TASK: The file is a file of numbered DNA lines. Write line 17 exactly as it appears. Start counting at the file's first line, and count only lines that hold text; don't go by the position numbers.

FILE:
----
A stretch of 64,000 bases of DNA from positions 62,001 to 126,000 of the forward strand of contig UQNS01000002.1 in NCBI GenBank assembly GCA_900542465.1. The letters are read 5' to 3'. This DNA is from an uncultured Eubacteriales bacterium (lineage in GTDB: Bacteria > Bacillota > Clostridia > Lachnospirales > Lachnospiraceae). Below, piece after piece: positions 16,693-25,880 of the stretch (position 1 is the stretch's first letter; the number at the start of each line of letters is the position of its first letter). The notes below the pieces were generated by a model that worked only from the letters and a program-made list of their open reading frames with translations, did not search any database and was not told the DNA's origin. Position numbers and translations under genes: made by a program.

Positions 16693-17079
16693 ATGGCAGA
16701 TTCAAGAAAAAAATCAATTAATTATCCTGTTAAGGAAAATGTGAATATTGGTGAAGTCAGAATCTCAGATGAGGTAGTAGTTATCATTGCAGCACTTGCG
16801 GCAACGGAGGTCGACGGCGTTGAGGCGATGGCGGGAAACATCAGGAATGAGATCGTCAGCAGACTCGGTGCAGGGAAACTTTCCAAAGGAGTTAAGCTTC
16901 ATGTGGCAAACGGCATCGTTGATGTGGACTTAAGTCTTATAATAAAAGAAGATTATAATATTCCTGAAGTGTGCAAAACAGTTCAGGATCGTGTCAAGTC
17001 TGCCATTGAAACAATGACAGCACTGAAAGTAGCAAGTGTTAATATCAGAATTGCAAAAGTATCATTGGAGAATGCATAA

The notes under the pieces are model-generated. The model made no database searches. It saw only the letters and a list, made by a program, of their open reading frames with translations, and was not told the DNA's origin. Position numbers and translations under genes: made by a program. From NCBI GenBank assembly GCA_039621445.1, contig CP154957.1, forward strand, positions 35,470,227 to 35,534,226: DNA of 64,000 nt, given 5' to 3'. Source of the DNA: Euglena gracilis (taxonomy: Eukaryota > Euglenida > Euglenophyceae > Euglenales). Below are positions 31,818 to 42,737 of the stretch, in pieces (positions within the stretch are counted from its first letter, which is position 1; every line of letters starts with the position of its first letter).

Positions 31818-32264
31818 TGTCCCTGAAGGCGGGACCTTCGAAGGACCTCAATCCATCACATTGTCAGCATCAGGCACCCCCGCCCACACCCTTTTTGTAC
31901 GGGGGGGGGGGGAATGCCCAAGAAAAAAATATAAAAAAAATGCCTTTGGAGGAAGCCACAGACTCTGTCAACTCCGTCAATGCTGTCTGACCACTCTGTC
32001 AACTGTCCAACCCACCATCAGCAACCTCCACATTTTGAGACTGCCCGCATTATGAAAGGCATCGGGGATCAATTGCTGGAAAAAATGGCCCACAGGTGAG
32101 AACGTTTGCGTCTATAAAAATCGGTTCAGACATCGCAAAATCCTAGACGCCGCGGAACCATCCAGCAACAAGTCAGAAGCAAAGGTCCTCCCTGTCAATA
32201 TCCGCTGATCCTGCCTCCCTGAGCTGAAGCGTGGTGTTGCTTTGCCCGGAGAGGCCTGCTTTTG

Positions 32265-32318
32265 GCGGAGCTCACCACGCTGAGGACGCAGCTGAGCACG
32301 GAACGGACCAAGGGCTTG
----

32301 GAACGGACCAAGGGCTTG